If this is true, the Lancet Maternal and Child Undernutrition Series7 might have substantially underestimated the contribution of sanitation and hygiene to growth because the effect was modelled entirely through diarrhoea. Importantly, because of mortality, and cognitive and economic consequences of child undernutrition, sanitation and hygiene interventions might have been undervalued because they have been mainly appraised for their effect on diarrhoea. Confirmation of these hypotheses might provide evidence to accelerate provision of toilets to the 2·6 billion people (40% of the world's population) who currently lack them, hasten progress towards the Millennium Development Goal to halve this number by 2015, and ultimately yield improvements in child growth, health, and survival.
Several studies done mostly in the 1960s in Asia, Africa, and Central America showed that almost all apparently healthy adults and children in developing countries worldwide had morphological changes or functional signs of tropical enteropathy.8 Although the cause of tropical enteropathy has not been clearly elucidated, most of these investigators suggested that tropical enteropathy results from exposure to poor environmental sanitation. Further evidence for an environmental cause comes from studies of asymptomatic American soldiers in Vietnam and Peace Corps volunteers in Pakistan who got tropical enteropathy after a few months of residence in these settings and recovered soon after returning to the USA.8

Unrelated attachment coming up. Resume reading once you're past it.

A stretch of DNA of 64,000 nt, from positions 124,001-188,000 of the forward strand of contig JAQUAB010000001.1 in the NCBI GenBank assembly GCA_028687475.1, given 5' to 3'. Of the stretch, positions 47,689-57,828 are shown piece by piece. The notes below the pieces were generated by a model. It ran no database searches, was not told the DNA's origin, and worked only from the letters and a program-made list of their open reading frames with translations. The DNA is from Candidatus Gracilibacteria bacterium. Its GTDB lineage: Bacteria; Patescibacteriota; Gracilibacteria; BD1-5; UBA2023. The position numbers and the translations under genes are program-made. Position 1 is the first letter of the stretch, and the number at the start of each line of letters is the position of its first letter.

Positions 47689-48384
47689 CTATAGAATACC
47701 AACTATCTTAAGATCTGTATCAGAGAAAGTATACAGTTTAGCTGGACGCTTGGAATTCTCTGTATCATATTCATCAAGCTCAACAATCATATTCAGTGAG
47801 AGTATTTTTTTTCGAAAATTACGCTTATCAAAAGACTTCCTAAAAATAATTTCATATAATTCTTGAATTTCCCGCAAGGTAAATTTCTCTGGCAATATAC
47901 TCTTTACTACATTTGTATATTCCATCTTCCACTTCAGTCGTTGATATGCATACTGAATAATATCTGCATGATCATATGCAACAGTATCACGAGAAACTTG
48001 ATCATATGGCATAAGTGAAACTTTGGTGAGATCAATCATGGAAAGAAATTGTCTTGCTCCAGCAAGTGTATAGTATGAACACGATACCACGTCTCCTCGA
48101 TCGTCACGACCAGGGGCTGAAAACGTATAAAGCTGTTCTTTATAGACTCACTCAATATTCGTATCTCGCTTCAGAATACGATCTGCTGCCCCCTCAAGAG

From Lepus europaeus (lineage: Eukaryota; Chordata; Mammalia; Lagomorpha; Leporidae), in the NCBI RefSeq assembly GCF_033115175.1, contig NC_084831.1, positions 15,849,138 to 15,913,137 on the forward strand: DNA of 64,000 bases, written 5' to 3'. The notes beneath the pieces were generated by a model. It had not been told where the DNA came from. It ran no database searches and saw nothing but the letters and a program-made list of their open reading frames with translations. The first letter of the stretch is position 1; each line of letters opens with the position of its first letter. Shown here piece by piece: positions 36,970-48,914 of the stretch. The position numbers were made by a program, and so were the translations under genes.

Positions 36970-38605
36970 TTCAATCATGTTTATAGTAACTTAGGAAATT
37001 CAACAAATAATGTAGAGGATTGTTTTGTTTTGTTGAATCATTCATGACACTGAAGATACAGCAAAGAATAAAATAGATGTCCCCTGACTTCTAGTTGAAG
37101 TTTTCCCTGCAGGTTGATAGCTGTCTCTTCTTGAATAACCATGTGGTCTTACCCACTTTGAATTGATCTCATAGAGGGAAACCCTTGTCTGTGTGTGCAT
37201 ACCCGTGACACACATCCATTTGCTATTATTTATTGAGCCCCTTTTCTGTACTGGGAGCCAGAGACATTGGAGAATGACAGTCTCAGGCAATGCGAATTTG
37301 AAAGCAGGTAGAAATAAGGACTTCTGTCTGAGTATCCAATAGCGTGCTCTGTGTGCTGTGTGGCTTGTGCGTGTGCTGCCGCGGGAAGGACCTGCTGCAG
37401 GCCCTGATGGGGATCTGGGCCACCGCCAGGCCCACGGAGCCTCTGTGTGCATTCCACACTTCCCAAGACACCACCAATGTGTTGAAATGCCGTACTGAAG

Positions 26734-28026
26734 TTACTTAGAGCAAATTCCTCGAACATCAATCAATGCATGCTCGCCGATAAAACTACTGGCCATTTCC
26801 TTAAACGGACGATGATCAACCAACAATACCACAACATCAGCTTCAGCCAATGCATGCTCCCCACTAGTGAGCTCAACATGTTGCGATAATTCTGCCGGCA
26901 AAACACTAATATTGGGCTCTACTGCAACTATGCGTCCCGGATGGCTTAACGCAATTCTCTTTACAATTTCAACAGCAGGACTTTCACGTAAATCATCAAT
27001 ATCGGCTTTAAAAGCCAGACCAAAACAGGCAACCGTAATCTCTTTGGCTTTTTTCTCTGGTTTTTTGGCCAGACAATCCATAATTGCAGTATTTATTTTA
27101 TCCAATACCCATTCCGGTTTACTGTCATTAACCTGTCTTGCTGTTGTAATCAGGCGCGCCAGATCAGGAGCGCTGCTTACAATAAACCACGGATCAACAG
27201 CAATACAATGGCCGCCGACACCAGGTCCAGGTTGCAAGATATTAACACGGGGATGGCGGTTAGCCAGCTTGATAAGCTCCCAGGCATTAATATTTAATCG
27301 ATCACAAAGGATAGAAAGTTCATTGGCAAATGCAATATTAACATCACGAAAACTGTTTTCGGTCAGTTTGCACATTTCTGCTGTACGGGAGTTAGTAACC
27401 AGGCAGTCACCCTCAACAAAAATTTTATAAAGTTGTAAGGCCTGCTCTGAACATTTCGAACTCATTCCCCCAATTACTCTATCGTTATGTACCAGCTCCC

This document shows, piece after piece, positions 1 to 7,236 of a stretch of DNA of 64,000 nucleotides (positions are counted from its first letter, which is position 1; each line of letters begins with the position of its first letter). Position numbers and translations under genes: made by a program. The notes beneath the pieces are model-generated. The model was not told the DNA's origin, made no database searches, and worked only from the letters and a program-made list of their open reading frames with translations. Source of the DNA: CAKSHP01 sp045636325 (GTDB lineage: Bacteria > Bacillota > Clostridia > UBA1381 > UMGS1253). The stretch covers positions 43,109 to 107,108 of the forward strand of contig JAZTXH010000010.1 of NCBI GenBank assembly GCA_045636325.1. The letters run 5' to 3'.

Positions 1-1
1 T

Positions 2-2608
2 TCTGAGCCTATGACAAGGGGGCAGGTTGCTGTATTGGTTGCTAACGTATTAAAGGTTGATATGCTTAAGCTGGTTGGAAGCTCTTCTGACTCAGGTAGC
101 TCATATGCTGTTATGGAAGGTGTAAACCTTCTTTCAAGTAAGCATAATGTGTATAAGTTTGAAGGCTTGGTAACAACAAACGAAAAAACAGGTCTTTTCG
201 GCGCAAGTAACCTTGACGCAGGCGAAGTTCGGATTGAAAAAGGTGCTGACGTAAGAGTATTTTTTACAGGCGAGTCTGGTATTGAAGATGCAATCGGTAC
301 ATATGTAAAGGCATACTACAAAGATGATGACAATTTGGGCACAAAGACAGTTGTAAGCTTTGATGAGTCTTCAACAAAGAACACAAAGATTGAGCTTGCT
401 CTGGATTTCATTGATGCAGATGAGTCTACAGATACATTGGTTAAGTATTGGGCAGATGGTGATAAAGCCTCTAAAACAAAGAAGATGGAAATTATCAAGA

Similar to other inflammatory bowel diseases, tropical enteropathy results from unrestrained enteric T-cell activation.9 However, unlike diseases caused by abnormal hyper-reactivity to a normal exposure (eg, in coeliac disease, enteric T cells are phenotypically hyper-reactive to gluten10), tropical enteropathy probably develops when normal T cells are hyperstimulated by abnormally high concentrations of ingested faecal bacteria in the small-intestinal lumen.11
Over the past 20 years, investigators at the MRC Dunn Nutritional Laboratory (Cambridge, UK, and Keneba, The Gambia) have studied growth in Gambian children. Dietary inadequacy and diarrhoea were not associated with growth failure, but the lactulose to mannitol urinary excretion ratio—an indicator of intestinal permeability—explained 39% of ponderal and 43% of linear growth.12 Moreover, gut hyperpermeability was a chronic condition: these children had diarrhoea on 7·3% of days between birth and 2 years of life, but had lactulose to mannitol urinary excretion ratios associated with growth suppression on 76% of days during this period.
In a subsequent study,13 the same investigators also measured plasma concentrations of total IgG and IgG—endotoxin-core antibody (EndoCAb). Endotoxin is a component of gram-negative bacterial cell walls probably derived from faecal contamination. A permeable gut allows endotoxin translocation into the body, where it stimulates an immune response that stimulates production of EndoCAb. At 2 months of age, the weight-for-age Z score, height-for-age Z score, lactulose to mannitol ratio, and plasma IgG and EndoCAb concentrations were similar to those in normal infants in the UK. However, by 15 months of age, mean height-for-age Z score fell from −0·6 to −1·8, mean weight-for-age Z score fell from −0·4 to −2·4, the lactulose to mannitol ratio almost tripled (in normal infants in the UK, this ratio declined during this period), and mean IgG and EndoCAb concentrations were 2-fold and 5-fold higher than normal, respectively. The lactulose to mannitol ratio and IgG and EndoCAb concentrations were correlated with each other and all were negatively correlated with linear and ponderal growth. Using semipartial regression analysis methods, the combined effects of IgG and EndoCAb concentrations explained 51% of linear growth, which increased to 56% when the lactulose to mannitol ratio was also included.